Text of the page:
Erickson v. Stogner et al, 195 F.2d 777 (D.C. Cir. 1952)Annotate this Case
Decided March 13, 1952
Thomas S. Jackson, Washington, D. C. (appointed by this court), for appellant.
Robert C. Handwerk, Washington, D. C., with whom Frank E. Scrivener and Jordan R. Bentley, Washington, D. C., were on the brief, for appellee Green O. Stogner.
George Morris Fay, U. S. Atty. when the record was filed, and Joseph M. Howard, Asst. U. S. Atty., Washington, D. C., entered appearances for appellee United States of America.
Before EDGERTON, PROCTOR, and BAZELON, Circuit Judges.
EDGERTON, Circuit Judge.
Appellant Cleona Lillie Stogner went through a marriage ceremony with Collie K. Stogner in South Carolina in February, 1942, though appellant was then the wife of one Barnhardt. For about two months, in North Carolina, appellant and Stogner lived together as husband and wife and were so known. Stogner was inducted into military service in April, 1942. He named appellant, described as his wife, principal beneficiary in his National Service Life Insurance policy. Appellant continued to live in North Carolina for about a year after Stogner was sent overseas. In March, 1943, while Stogner was overseas, appellant got a divorce from Barnhardt.
Stogner was brought back to the United States in September, 1943. Thereafter he was continuously hospitalized, sometimes in North Carolina, until his death on September 13, 1944. He had no fixed place of residence. He and appellant continued to hold themselves out as married to each other, but it is stipulated that she never actually lived in the towns or places where he was and that "the `holding out' * * * was by each separately in the place and amongst the people where he or she from time to time resided or was hospitalized."
The question is whether the District Court was right in holding that appellant is not Stogner's "widow" and therefore is not entitled to collect his National Service Life Insurance. 38 U.S.C.A. § 802(g). Appellant concedes that if there was a valid common-law marriage it took place in North Carolina. It is, to say the least, doubtful whether North Carolina permits common-law marriage. State v. Wilson, 121 N.C. 650, 28 S.E. 416; Lynch, Social Security Encounters Common-Law Marriage in North Carolina, 16 N.C. Law Rev. 255. We need not determine that question, for it seems fairly clear that the facts of this case would not create a common-law marriage in any jurisdiction. Either cohabitation or at least an agreement presently to be husband and wife, after any impediment to marriage has been removed, appears to be everywhere required. Unlike Thomas v. Murphy, 71 App.D.C. 69, 107 F.2d 268, there was no cohabitation between appellant and Stogner after the impediment to marriage between them was removed.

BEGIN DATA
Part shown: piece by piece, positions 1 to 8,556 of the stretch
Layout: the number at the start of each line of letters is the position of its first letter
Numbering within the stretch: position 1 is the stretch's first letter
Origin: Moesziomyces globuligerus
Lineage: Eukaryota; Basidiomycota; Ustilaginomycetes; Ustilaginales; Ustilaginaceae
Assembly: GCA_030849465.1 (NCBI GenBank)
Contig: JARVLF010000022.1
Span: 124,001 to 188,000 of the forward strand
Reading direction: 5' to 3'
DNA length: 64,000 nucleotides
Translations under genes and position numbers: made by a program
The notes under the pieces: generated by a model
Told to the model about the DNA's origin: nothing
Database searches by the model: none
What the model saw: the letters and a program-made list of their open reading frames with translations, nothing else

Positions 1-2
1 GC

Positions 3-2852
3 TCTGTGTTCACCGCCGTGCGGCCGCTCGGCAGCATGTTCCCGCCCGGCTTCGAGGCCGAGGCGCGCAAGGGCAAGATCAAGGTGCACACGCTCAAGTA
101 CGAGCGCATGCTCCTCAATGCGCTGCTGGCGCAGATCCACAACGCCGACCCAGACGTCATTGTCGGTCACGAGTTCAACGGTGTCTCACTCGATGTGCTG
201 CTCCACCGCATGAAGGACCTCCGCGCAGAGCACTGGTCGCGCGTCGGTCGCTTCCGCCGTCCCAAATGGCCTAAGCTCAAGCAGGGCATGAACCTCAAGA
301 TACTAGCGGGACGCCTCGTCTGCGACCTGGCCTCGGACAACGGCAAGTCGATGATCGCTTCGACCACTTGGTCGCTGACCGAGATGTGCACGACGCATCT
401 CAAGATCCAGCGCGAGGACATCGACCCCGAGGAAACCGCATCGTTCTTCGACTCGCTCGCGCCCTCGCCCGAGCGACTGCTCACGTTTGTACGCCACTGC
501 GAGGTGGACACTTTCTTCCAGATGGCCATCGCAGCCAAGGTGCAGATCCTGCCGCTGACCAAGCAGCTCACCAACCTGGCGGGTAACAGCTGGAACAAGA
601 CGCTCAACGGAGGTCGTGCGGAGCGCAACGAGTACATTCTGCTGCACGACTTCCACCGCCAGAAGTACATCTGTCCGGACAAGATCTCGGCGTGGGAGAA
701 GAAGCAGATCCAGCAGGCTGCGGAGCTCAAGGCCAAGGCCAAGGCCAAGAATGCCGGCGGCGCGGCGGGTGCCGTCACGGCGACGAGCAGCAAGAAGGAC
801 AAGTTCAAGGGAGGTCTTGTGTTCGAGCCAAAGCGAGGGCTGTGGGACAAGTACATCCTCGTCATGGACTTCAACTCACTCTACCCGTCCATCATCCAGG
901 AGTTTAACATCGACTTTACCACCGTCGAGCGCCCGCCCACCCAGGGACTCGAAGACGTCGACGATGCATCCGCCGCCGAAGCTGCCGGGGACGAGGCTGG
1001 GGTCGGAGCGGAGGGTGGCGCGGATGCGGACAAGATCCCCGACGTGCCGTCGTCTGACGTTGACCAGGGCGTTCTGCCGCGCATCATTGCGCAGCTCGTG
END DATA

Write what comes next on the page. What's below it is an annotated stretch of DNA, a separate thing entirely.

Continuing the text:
Appellant argues that continuance of cohabitation after removal of an impediment should be unnecessary when it is impossible. If the parties had lived in the same community and acted as much as possible like husband and wife, this argument might deserve consideration. But, as the District Court pointed out, there is no evidence that they even saw each other after appellant got her divorce. There is no evidence that they even communicated with each other, directly or indirectly, in any way. There is no evidence that Stogner knew of the impediment and its removal. In these circumstances the "`holding out' * * * by each separately" cannot be regarded as proof of an agreement. We need not consider whether an agreement, without more, would have been sufficient.